The European Organization for Nuclear Research, or CERN, has been releasing portions of its research to the public for years. This week's massive 300 terabyte dump of Large Hadron Collider (LHC) data is the biggest yet by a long shot — and it's all out there, open source, free for the exploration.
"As scientists, we should take the release of data from publicly funded research very seriously," CMS collaboration physicist Salvatore Rappoccio said in the release statement. "In addition to showing good stewardship of the funding we have received, it also provides a scientific benefit to our field as a whole. While it is a difficult and daunting task with much left to do, the release of CMS data is a giant step in the right direction."
CMS stands for Compact Muon Solenoid. This experiment is one of two large general-purpose particle physics detectors built on the Large Hadron Collider.
From CERN's announcement:
Today, the CMS Collaboration at CERN has released more than 300 terabytes (TB) of high-quality open data. These include over 100 TB, or 2.5 inverse femtobarns (fb−1), of data from proton collisions at 7 TeV, making up half the data collected at the LHC by the CMS detector in 2011. This follows a previous release from November 2014, which made available around 27 TB of research data collected in 2010.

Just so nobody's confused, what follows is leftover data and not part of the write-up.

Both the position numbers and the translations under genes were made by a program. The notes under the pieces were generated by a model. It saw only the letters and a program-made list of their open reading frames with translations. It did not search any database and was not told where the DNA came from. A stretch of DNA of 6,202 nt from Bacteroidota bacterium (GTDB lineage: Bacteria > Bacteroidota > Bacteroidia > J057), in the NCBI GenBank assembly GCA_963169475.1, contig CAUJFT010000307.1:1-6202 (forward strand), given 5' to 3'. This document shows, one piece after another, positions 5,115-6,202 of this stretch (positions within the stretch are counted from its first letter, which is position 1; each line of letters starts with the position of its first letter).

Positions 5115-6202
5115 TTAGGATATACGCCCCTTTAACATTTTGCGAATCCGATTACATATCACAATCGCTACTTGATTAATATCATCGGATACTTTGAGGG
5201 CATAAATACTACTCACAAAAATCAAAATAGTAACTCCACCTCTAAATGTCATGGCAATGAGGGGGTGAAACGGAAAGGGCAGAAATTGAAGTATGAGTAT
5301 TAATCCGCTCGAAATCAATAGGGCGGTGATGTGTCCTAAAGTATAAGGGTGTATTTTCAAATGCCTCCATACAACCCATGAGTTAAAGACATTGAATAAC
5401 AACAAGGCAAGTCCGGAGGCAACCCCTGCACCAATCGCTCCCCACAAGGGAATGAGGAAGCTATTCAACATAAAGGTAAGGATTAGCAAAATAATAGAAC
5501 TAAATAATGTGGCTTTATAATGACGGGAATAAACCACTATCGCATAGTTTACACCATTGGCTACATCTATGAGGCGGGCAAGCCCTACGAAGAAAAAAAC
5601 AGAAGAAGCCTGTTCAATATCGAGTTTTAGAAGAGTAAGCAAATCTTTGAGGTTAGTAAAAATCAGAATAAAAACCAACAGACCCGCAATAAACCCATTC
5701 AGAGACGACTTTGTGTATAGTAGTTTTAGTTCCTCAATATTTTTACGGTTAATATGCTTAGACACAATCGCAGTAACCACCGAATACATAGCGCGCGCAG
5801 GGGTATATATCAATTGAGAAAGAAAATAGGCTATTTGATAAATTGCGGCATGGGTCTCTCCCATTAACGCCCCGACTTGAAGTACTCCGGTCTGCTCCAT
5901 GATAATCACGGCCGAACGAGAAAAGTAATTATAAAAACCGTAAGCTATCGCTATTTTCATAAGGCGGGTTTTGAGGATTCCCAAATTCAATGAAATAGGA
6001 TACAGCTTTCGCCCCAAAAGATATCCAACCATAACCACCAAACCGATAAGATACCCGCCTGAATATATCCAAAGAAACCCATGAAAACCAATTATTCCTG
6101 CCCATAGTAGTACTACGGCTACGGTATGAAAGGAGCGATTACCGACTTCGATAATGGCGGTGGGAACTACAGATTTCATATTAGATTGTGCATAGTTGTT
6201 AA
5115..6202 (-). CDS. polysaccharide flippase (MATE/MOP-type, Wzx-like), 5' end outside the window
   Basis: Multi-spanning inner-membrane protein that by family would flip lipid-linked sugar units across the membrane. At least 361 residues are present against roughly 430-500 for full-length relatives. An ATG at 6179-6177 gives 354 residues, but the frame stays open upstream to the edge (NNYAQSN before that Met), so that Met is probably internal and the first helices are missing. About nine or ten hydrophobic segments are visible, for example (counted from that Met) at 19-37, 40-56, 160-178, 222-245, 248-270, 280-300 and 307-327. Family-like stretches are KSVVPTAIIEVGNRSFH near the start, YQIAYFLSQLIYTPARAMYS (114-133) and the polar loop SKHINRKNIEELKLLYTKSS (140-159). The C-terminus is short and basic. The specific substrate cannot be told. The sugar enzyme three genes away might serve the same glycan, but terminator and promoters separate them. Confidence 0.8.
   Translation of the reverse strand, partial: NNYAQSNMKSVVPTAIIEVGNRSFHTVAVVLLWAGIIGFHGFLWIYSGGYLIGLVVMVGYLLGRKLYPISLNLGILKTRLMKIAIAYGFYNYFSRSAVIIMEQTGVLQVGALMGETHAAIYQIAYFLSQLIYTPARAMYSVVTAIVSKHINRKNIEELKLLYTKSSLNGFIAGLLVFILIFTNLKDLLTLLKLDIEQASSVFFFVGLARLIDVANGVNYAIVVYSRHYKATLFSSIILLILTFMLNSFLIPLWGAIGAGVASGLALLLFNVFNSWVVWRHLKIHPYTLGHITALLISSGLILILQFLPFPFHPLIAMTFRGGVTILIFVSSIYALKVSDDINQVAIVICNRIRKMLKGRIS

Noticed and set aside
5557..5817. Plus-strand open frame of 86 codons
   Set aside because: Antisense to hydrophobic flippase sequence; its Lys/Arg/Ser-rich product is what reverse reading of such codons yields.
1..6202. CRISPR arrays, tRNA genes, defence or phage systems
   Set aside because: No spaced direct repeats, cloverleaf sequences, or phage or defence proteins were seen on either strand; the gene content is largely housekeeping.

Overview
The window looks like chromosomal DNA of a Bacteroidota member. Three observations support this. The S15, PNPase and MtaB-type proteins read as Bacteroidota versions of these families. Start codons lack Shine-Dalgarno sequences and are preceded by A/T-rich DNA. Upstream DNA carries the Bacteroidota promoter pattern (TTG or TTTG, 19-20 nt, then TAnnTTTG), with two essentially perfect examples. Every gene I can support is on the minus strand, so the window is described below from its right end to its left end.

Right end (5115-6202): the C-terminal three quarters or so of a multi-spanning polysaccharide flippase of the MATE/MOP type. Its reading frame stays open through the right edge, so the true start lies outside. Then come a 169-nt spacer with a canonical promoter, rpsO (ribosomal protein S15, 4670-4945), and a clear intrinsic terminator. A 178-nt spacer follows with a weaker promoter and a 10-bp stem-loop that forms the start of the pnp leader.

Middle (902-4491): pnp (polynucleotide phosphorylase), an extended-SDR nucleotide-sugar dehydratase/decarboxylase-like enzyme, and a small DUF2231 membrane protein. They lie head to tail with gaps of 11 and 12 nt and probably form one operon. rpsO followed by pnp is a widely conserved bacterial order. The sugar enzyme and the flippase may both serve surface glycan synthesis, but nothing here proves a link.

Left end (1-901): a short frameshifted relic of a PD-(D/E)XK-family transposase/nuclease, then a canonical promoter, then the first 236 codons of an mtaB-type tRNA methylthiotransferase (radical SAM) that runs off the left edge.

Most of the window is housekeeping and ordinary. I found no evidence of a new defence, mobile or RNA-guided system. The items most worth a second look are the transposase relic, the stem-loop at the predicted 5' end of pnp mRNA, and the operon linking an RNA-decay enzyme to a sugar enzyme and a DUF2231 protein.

Available on the CERN Open Data Portal — which is built in collaboration with members of CERN's IT Department and Scientific Information Service — the collision data are released into the public domain under the CC0 waiver and come in types: The so-called "primary datasets" are in the same format used by the CMS Collaboration to perform research. The "derived datasets" on the other hand require a lot less computing power and can be readily analysed by university or high-school students, and CMS has provided a limited number of datasets in this format.
Notably, CMS is also providing the simulated data generated with the same software version that should be used to analyse the primary datasets. Simulations play a crucial role in particle-physics research and CMS is also making available the protocols for generating the simulations that are provided. The data release is accompanied by analysis tools and code examples tailored to the datasets. A virtual-machine image based on CernVM, which comes preloaded with the software environment needed to analyse the CMS data, can also be downloaded from the portal.
[via Washington Post]